Venezuela on Saturday freed seven Americans jailed in the South American country in exchange for the release of two nephews of President Nicolas Maduro’s wife, who had been jailed by the United States for years on drug-smuggling charges, a senior US official said.

The exchange of Americans, including five oil executives who have been held for nearly five years, is an exchange the largest trade in detained citizens ever conducted by the Biden administration.

“It is with relief and joy that we welcome back into our families today the seven Americans who have been unlawfully detained in Venezuela for far too long,” said Joshua Geltzer, deputy national security adviser.

It is a rare gesture of goodwill from Maduro as the Socialist leader seeks to restore relations with the United States after defeating most of his domestic opponents. The deal is as follows months of rear diplomacy Washington’s chief hostage negotiator and other US officials are holding secret talks with a major oil producer that have gained momentum after sanctions against Russia put pressure on global energy prices.

Among those released are five Houston-based Citgo employees — Tome Waddell, Jose Luis Zambrano, Alirio Zambrano, Jorge Toledo and Jose Pereira — who were lured to Venezuela before Thanksgiving in 2017 to attend a meeting at the parent company’s headquarters in the state – oil giant PDVSA. Once there, they were taken away by masked security agents who stormed the Caracas conference hall.

He was also released Matthew Heatha former US Marine corporal from Tennessee who was arrested in 2020 at a roadblock in Venezuela on what the State Department called “spectacular” weapons charges, and Florida resident Osman Khan, who was arrested in January.

The United States released Franky Flores and his cousin Efrain Campo, nephews of the “first fighter” Cilia Flores, as Maduro called his wife. The men were arrested in Haiti as part of a 2015 drug bust and immediately brought to New York for trial. The following year, they were convicted in a highly charged case that dealt harshly with US allegations of drug trafficking at the highest levels of the Maduro administration.

Both were pardoned by President Joe Biden before their release.

The Biden administration has been under pressure to do more to bring home about 60 Americans it believes are being held hostage overseas or illegally detained by hostile foreign governments. While much of the focus is on Russia, where the US has so far tried unsuccessfully to secure the release of WNBA star Brittney Griner and another American, Paul Whelan, Venezuela holds the largest contingent of Americans suspected of being used as bargaining chips.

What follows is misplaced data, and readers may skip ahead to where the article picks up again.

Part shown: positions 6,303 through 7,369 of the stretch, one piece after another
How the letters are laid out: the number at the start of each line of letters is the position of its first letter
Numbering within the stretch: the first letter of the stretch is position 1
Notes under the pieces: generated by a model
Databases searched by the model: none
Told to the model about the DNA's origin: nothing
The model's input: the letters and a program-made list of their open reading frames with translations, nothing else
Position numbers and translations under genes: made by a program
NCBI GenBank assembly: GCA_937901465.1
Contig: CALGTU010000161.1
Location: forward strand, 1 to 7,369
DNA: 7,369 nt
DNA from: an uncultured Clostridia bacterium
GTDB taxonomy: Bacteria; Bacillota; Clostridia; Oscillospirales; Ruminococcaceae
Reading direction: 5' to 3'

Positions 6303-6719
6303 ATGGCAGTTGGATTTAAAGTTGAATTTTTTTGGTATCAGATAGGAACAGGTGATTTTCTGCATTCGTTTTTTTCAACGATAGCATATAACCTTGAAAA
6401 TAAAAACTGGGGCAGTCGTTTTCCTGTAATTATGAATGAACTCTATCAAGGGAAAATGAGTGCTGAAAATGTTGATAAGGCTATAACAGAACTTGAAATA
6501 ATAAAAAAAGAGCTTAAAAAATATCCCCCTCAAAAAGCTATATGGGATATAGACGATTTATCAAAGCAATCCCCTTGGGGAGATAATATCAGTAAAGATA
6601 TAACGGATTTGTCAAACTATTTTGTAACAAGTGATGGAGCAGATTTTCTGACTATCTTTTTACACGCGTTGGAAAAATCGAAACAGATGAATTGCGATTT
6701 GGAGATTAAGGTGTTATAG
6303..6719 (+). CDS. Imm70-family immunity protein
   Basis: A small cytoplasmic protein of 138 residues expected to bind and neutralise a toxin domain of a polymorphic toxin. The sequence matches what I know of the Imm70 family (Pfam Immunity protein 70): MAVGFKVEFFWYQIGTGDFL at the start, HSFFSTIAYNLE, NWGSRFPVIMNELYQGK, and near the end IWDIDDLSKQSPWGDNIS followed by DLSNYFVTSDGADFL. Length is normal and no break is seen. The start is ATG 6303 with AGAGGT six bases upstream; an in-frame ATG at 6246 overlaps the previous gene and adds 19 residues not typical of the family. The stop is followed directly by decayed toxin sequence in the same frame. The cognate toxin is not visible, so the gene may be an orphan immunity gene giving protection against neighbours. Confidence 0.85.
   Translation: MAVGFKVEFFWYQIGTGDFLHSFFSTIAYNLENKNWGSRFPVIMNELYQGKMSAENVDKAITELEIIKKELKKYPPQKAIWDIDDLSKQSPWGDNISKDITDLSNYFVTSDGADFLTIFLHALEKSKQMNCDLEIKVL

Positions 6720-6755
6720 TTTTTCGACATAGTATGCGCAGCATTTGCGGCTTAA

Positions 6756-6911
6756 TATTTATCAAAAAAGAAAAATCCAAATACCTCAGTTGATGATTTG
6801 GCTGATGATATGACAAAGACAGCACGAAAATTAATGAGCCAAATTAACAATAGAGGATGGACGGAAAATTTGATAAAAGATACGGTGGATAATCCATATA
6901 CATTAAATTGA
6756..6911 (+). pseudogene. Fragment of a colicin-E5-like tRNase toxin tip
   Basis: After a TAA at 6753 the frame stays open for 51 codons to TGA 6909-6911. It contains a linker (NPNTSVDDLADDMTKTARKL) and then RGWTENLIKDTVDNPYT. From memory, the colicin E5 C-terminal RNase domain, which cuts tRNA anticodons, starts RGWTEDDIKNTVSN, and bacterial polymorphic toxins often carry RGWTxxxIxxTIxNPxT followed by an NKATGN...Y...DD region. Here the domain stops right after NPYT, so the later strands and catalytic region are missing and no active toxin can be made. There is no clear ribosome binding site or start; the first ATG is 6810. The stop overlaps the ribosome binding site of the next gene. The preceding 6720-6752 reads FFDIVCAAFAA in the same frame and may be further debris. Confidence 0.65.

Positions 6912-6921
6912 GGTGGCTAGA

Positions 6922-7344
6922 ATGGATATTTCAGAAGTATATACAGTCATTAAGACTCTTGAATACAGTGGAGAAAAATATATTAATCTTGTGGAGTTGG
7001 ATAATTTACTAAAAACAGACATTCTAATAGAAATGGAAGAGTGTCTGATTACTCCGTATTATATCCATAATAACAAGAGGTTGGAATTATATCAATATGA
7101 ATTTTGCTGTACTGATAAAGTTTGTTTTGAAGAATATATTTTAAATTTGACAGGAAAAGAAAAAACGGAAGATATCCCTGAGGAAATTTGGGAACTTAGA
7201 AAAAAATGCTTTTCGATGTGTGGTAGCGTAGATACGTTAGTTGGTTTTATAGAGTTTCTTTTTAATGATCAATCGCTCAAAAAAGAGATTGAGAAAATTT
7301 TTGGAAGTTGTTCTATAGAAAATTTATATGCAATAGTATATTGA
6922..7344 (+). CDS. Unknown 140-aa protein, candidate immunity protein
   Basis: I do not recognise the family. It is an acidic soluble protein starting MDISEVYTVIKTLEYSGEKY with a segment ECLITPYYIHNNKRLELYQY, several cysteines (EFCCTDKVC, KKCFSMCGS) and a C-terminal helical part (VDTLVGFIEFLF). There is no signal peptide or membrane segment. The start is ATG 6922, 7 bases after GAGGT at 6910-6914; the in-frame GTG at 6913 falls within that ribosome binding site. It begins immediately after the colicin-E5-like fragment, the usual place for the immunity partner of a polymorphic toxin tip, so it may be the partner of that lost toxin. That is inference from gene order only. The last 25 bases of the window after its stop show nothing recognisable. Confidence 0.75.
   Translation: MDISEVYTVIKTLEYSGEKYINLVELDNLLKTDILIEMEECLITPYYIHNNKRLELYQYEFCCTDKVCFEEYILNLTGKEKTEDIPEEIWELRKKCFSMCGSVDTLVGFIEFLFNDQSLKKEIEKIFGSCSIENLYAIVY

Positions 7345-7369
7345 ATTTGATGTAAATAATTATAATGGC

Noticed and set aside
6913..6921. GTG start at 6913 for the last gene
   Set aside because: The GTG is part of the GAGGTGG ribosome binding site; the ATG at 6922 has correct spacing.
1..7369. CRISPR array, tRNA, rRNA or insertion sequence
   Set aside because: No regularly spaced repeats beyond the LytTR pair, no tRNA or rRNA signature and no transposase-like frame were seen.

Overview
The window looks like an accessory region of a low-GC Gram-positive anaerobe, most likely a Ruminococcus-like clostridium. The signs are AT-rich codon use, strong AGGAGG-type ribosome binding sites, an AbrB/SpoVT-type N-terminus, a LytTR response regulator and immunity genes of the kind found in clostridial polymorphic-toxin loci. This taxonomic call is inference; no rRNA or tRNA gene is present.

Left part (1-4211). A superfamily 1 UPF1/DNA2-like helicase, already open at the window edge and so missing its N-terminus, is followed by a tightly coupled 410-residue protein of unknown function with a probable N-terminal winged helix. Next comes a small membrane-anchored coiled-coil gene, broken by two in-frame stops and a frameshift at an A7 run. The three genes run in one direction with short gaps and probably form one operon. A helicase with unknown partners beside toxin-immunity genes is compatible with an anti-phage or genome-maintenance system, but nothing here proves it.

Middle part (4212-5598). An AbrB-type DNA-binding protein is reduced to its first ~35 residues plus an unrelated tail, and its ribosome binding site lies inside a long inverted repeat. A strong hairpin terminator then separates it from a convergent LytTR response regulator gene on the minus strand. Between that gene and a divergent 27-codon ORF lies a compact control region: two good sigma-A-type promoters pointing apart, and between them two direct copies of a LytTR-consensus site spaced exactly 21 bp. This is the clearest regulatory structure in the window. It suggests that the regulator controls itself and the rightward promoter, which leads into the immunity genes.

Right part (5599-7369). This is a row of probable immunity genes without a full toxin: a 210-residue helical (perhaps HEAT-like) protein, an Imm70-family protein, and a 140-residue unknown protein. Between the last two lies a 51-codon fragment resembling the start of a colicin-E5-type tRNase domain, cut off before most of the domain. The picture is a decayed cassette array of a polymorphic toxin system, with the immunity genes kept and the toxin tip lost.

At least four more Americans remain in custody in Venezuela, including two former Green Berets were involved in a violent bid to oust Maduro in 2019, and two other men who, like Khan, were detained for allegedly entering the country illegally from neighboring Colombia.

Earlier this month, the family of Los Angeles attorney Avin Hernandez told CBS News that a 44-year-old man took a trip to Colombia in April and did not return. They said he and a friend went to the Colombian-Venezuelan border to get a passport stamped, but things went wrong and the two were detained.

Both were charged with conspiracy and conspiracy to commit crimes against the state, and Hernandez’s brother told CBS News that he has had little contact with his family since he was imprisoned.

The Biden administration has not released another prisoner long sought by Maduro: Alex Saab, a businessman insider who Venezuela says is a diplomat and US prosecutors say facilitates the corrupt regime. Saab fought extradition from Cape Verde, where he was arrested last year during a stopover on his way to Iran, and is now awaiting trial in Miami federal court on charges of siphoning off millions in government contracts.

The oil company’s executives were found guilty of embezzlement last year in a trial marred by delays and irregularities. They were sentenced to eight to 13 years in prison for a failed offer to refinance the oil company’s billion-dollar bonds. At the time, Maduro accused them of “treason,” and Venezuela’s Supreme Court upheld their lengthy sentences earlier this year.

The men have all pleaded not guilty, and the State Department has deemed them — and the two other Americans released Saturday — illegally detained.

Earlier this year, two American citizens who were considered unjustly detained by the United States, were released from a Venezuelan prison. Gustavo Cardenas, one of the detained Citgo executives, and tourist Jorge Fernandez returned to the United States in early March.